(Newspapers.com) — Des Moines Register, Tuesday, February 3, 1925 — showing left to right, Anne Sullivan Macy, Helen Keller, & Polly Thomas arriving in Iowa for the convention of the American Association of Workers for the Blind

Watts was also involved in the establishment of the American Foundation for the Blind at the convention of the American Association of Workers for the Blind held in Vinton, Iowa, in 1921. The American Foundation for the Blind is the national organization most closely associated with Helen Keller, for which she worked for more than 40 years. Watts, with assistance from the American Foundation for the Blind, arranged for Helen Keller and Anne Sullivan Macy to address a joint session of the Virginia House and Senate as part of a “Three Day’s Educational Campaign” on February 12-14, 1924.

(Newspapers.com) — Helen Keller from the Des Moines Register, Sunday, January 25, 1925

(Newspapers.com) — Helen Keller from the Des Moines Register, Sunday, January 25, 1925

The goal of the campaign was to raise awareness of the work of the fledgling Virginia Commission for the Blind and to convince the General Assembly to increase the state appropriation to further its work. Fourteen industries of the blind exhibited in the course of the campaign, which culminated in Helen Keller’s address on February 14. She appealed for increased appropriations and for the continued independence of the Virginia Commission for the Blind. Governor E. Lee Trinkle reported on the effectiveness of the campaign and the enthusiasm Ms. Keller’s address engendered.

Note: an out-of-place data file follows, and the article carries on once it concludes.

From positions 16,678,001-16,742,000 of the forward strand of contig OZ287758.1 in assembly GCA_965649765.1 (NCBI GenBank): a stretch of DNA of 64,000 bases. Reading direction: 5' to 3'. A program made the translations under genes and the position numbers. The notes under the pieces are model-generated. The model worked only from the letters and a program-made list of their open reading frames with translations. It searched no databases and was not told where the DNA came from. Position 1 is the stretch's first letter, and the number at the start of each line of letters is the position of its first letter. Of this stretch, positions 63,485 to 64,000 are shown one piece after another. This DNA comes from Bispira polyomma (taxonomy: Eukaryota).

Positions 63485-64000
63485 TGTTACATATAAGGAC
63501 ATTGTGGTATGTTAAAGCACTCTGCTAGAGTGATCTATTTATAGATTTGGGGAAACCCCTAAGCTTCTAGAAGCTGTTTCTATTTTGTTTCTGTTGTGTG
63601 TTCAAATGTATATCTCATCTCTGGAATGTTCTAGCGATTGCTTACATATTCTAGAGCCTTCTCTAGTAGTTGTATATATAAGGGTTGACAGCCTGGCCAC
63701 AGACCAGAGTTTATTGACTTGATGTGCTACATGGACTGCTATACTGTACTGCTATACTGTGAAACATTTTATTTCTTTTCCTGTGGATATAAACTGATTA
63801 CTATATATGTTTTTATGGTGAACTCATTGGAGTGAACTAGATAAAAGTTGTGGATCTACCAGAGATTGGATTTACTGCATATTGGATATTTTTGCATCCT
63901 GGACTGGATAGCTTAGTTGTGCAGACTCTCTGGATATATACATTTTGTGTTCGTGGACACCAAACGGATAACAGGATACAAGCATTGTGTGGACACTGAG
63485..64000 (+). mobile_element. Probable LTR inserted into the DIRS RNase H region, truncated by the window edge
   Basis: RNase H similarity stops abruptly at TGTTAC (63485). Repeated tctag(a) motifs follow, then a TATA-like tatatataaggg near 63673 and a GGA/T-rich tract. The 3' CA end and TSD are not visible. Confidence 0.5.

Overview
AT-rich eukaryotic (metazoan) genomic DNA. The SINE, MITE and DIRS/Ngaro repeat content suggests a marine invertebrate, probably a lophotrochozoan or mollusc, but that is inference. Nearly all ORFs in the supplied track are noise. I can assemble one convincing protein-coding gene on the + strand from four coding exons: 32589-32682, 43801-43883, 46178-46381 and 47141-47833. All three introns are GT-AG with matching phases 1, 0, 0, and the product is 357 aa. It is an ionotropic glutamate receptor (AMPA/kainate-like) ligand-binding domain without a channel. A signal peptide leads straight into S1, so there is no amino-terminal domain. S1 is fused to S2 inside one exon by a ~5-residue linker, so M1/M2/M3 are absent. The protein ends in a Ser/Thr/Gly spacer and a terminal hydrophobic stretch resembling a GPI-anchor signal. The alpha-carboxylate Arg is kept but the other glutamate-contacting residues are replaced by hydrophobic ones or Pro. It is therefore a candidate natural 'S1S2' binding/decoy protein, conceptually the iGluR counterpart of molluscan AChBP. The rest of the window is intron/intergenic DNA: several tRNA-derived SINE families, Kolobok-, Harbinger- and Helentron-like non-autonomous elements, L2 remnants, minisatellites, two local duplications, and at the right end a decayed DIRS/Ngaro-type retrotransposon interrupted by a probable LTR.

(Newspapers.com) — Richmond Times Dispatch, Tuesday, June 27, 1933

(Newspapers.com) — Richmond Times-Dispatch, Tuesday, June 27, 1933

The Virginia Commission for the Blind hosted the 1933 biennial convention of the American Association of Workers for the Blind in Richmond, where Watts was elected first vice-president of this international organization representing blind workers throughout the United States and Canada. When the president of the organization died in 1934, Watts stepped into the role of the chief executive and was elected president at the next biennial convention in Louisville, Kentucky, in 1935. After the expiration of his term as president, Watts continued to serve on the Board of Directors and as chair of the legislative committee.